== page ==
Speaker: Melina Avila (ANL)
      • 10:40
        Non-standard techniques to determine ($\alpha$,n) cross sections 20m

        I want to report and discuss 2 techniques to determine ($\alpha$,n) cross sections.

        The first technique is based on the detailed balance principle and requires significant support from nuclear reaction theory. The investigation of Y(n,$\alpha$)X instead of X($\alpha$,n)Y can have advantages depending on the availability of sample material and need for energy resolution. I will present a recently commissioned detector, which is optimized for the detection of neutron-induced charge particle emission (NICE).

        Depending on the isotopes of interest, the only option investigating the desired ($\alpha$,n) reaction might be using a radioactive beam in inverse kinematics. Under such circumstances a ion storage ring might be a good solution. I will present options and discuss potential pros and cons of this approach.

        Speaker: Rene Reifarth (Goethe University Frankfurt (DE))
      • 11:00
        (alpha,n) Measurements With HeBGB at Ohio University 20m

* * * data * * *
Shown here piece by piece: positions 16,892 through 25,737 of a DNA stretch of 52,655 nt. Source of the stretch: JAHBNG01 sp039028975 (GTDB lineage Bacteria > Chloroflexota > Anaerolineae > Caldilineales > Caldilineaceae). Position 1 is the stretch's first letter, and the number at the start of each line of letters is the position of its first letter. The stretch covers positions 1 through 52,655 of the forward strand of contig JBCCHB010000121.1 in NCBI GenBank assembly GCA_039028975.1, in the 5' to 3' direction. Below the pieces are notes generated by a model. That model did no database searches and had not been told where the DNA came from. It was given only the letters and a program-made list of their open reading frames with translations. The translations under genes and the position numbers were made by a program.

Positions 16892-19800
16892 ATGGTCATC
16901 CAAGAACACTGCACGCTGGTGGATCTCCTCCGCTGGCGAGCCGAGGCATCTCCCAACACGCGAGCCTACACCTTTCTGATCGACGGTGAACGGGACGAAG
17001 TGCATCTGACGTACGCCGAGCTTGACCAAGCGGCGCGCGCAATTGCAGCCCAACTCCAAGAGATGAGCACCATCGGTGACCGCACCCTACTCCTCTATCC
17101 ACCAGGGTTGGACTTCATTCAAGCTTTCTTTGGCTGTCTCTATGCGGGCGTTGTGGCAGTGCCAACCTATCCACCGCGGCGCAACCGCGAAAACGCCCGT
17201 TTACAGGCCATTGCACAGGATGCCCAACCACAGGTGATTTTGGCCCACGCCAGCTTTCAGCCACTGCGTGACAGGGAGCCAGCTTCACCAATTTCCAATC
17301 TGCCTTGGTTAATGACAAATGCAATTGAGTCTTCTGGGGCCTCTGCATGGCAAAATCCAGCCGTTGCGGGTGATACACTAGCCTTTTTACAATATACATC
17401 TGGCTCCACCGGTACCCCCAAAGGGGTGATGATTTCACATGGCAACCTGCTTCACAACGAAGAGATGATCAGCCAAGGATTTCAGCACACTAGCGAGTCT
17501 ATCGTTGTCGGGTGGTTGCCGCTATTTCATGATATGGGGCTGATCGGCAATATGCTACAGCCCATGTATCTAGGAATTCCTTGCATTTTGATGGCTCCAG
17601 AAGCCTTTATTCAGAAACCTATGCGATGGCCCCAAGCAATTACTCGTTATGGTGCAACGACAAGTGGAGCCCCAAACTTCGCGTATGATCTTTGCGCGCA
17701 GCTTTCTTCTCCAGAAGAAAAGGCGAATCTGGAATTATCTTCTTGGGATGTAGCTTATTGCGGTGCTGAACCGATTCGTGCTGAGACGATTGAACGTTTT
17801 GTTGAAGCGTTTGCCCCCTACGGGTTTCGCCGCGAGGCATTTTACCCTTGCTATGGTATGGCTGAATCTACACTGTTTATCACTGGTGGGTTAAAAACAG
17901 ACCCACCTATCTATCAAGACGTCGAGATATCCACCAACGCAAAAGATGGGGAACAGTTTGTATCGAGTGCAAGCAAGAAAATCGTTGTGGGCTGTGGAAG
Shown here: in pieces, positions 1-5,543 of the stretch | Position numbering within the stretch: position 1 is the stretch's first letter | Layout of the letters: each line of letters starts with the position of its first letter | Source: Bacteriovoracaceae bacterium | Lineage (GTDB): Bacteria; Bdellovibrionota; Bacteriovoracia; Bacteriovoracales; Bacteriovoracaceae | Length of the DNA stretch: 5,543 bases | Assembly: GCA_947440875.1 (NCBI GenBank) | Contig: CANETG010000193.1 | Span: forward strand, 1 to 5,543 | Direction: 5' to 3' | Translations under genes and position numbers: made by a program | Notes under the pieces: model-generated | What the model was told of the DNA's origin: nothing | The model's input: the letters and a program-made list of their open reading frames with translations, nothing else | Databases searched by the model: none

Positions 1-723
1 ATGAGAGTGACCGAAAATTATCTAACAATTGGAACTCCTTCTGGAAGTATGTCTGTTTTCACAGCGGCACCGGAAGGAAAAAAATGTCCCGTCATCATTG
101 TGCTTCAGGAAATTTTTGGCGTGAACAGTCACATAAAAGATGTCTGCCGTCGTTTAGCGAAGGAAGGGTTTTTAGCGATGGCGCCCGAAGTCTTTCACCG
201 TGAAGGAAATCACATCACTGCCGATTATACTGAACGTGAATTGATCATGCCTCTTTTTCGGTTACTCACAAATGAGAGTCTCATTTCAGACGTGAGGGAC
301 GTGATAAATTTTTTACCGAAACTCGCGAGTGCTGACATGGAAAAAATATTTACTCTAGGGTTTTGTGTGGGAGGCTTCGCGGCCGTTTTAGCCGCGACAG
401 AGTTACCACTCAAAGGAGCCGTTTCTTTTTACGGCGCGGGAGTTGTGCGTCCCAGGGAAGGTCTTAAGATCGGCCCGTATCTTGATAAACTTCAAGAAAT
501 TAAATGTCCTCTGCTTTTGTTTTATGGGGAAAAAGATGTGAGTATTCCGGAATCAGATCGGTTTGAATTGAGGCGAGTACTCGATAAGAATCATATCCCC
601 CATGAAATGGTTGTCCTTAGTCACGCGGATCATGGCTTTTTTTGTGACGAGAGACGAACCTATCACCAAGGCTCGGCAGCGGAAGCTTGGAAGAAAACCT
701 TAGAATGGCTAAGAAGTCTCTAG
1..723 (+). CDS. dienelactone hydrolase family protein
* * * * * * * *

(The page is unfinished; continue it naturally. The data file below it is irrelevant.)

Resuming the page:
Understanding ($\alpha$,n) reaction yields is important for several applications in nuclear science and astrophysics. In particular, measured cross sections involving low Z nuclides are increasingly necessary, as many of the reactions of interest have little to no existing experimental data and theoretical models disagree by orders of magnitude in some cases due to limitations in the validity of statistical models for low to medium A nuclides. The $\alpha$-optical potential is also very uncertain, which leads to large uncertainties in predictions of reaction rates. Ascertaining the origin of the ~zinc to ~tin elements, for example, requires improved nuclear data through the measurement of several key ($\alpha$,n) cross sections at alpha energies in the 0.01-10MeV range. Many of the key reactions at these energies coincide with data required for applications involving inertial confinement fusion, molten salt reactors, and special nuclear materials. In all cases, a lack of certainty in ($\alpha$,n) reactions creates a potential hazard due to the unpredictable yields of neutrons produced via ($\alpha$,n). Improving nuclear data sets is therefore crucial and will be done in part by a newly developed neutron long counter, HeBGB, at the Ohio University Edwards Accelerator Lab.